Since I mentioned Bryant Park, it’s one of the few spots in the city where a “Holiday” market (the smallest perhaps) pops up during this time of the year.  Incidentally, they’re called Christmas Markets in most of Europe, because that’s what they’ve been traditionally intended for.  Here, whether it’s the need for inclusiveness, political correctness, or “wussification” (as some call it) we’ve adopted the more generic “holiday” term.  And gotten away from the real meaning of Christmas (apparent by the lack of a nativity scene, for example).  I was actually somewhat surprised to notice that despite all the other surrounding area decorations (around Rockefeller Plaza and 5th Avenue, for example) St. Patrick’s Cathedral (looking great after a recent facelift) displayed zero signs of celebrating the birth of Christ!

But let’s drop that and keep moving…

Further south, Union Square has a pretty sizable “Holiday” Market and on select days you can also catch the Green (farmers) Market as well.  An equally nice one (this time with a nice food court as well – where we introduced Sophia to finger-licking bratwurst) is at Columbus Circle.  There might be others as well (I’m sure Brooklyn would have one) but these were the ones we experienced first-hand.  They do tend to take you back to a happy place.

Back on the retail circuit, Harold Square – with the 8-stories block-wide Macys – is a mandatory stop.  The famous Santaland (13,000 square feet of North Pole village, complete with live elves) is free to visit (pictures with the old guy are a different story) and the lines are always long… but in tune with any other amusement park, they offer “express lane” packages.  Santa’s gotta live ;-)

The rest of the shopping mecca is up on 5th, with every retailer and their mother fighting hard for that holiday dollar.  And the supply-demand works in their favor, so don’t expect many bargains here either…

For the kid in you (or with you) stop in FAO Schwarz, the oldest toy store in the states (1862).  Now owned by Toys “R” Us, this flagship location will give you the true meaning of the phrase “kid in a candy store”!  And they do have a lot of unique stuff you won’t find in most toy stores…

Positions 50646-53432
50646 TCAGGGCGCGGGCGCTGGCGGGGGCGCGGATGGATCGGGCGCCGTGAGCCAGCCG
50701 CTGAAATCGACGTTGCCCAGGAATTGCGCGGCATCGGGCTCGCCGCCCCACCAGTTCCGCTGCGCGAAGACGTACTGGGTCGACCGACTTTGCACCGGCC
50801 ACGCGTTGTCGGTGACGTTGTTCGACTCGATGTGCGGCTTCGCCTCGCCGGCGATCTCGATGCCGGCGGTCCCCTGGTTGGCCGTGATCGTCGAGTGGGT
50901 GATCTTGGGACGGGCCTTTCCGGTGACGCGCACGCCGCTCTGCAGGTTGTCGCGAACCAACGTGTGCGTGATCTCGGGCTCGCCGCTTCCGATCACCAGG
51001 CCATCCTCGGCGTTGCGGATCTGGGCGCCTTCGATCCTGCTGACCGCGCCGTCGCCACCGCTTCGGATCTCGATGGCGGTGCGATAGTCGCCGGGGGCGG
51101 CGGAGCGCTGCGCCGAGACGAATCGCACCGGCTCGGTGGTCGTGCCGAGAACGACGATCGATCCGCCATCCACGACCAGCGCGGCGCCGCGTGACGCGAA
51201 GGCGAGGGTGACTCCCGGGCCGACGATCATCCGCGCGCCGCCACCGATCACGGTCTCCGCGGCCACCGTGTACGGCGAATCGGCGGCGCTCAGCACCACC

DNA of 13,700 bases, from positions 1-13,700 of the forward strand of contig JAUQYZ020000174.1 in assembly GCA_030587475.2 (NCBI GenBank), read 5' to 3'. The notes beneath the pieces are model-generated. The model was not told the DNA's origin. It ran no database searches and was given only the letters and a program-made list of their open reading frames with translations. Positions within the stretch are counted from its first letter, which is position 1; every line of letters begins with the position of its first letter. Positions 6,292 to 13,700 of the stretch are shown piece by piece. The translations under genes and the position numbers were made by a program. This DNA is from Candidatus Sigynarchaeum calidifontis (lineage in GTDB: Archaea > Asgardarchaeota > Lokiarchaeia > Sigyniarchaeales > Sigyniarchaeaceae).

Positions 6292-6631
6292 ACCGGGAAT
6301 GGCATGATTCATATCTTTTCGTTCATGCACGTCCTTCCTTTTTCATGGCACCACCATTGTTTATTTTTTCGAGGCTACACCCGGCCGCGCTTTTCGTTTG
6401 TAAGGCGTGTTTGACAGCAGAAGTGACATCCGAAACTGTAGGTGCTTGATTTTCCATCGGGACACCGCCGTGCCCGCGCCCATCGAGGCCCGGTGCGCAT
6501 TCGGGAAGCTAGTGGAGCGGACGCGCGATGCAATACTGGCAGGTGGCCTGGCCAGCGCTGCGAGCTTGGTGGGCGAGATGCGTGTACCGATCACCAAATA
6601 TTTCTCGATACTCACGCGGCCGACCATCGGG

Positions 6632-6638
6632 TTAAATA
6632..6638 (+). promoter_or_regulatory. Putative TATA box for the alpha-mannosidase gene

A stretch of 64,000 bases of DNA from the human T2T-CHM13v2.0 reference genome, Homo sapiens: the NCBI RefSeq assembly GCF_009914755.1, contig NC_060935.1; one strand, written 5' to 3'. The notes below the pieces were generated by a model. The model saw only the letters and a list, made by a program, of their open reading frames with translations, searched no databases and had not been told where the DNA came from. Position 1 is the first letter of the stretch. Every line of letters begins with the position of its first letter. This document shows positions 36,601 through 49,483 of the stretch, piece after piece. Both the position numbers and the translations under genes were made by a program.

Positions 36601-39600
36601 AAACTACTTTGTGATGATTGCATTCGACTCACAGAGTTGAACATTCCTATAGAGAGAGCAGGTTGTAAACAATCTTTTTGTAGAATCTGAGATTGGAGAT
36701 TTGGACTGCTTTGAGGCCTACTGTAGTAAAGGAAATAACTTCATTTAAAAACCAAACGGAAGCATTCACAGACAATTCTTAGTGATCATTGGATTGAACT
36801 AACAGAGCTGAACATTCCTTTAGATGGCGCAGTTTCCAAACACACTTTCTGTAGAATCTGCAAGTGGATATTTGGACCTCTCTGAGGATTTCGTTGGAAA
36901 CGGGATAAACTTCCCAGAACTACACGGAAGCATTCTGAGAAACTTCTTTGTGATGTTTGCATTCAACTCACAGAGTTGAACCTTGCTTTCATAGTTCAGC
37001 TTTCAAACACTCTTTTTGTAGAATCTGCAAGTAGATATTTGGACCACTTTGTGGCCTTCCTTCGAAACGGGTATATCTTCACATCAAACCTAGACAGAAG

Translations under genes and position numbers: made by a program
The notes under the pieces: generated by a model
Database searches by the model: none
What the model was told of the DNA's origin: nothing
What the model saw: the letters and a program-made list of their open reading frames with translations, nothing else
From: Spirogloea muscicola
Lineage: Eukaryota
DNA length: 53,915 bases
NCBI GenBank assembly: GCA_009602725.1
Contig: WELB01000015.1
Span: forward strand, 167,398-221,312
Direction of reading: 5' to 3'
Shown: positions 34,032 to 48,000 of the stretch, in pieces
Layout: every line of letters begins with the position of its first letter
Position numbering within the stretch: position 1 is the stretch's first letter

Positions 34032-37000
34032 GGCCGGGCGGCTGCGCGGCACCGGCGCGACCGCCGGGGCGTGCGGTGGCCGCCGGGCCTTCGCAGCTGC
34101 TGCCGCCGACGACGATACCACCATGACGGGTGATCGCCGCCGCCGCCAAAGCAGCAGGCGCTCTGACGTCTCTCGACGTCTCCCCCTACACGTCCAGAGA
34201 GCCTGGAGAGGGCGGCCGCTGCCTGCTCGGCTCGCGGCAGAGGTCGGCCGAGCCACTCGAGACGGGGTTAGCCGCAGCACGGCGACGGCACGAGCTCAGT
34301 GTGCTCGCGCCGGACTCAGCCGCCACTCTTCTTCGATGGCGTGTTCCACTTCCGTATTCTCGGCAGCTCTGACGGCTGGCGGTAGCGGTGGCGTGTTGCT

Across the street, the Plaza hotel is worth a visit, but around the holiday they will check for room key at the entrance, so you may have a hard time getting in ;-)  Just step over to Central Park, admire the festive horse-drawn carriages (take one for a ride if you wish) and stroll across The Pond to the aforementioned Trup ice skating rink, ending with a bite and a cup of hot cider at the Columbus Circle Christmas Market, on the other corner of the park.

Dizzy yet?

We didn’t venture all the way to the Financial Center this time around.  Partially because we’ve been there recently and partially because there was some “civil rights” demonstration going on, which would have been clashing with the spirit of this trip.  Also, the One World Trade Center (Freedom Tower), although operational, is not yet open to visitors.  I hear it will be some time in 2015… so we’ll have something to look forward to next time.  For anything in this area check out my earlier NY entry

But other spots in the city were included in the itinerary…

Little Italy (after a nice breakfast of freshly baked artisanal bagels at the Black Seed) is more and more a letdown.  Same decorations from 20 years ago, and the neighborhood (except for some restaurants) is full of anything but “Italians”.  I reckon they all moved by now to Brooklyn, Long Island, or across the Hudson, to New Jersey…

Chinatown (aside for a handful of half-decent/authentic restaurants) also has nothing to offer.  Aside from cheap trinkets on Canal, there’s really nothing there.  I hear the new Chinatown in Queens is now “it”; makes sense, since Manhattan real estate prices and clientele are really pushing out the one on Canal Street…

But just north of Canal, SoHo is another place to shop.  That is, if money is no object.  Again, don’t expect discounts here.  These flagship store cater to big checkbooks and their prices keep the “plebs” away.  The benefit of that: it’s quieter, compared to the other shopping areas mentioned above.  But window-shopping is probably all most of us would do here ;-).  The highlight of this area this time around: a Chobani store that offers a somewhat different (albeit delicious, not to mention healthy) take on breakfast (or snacking).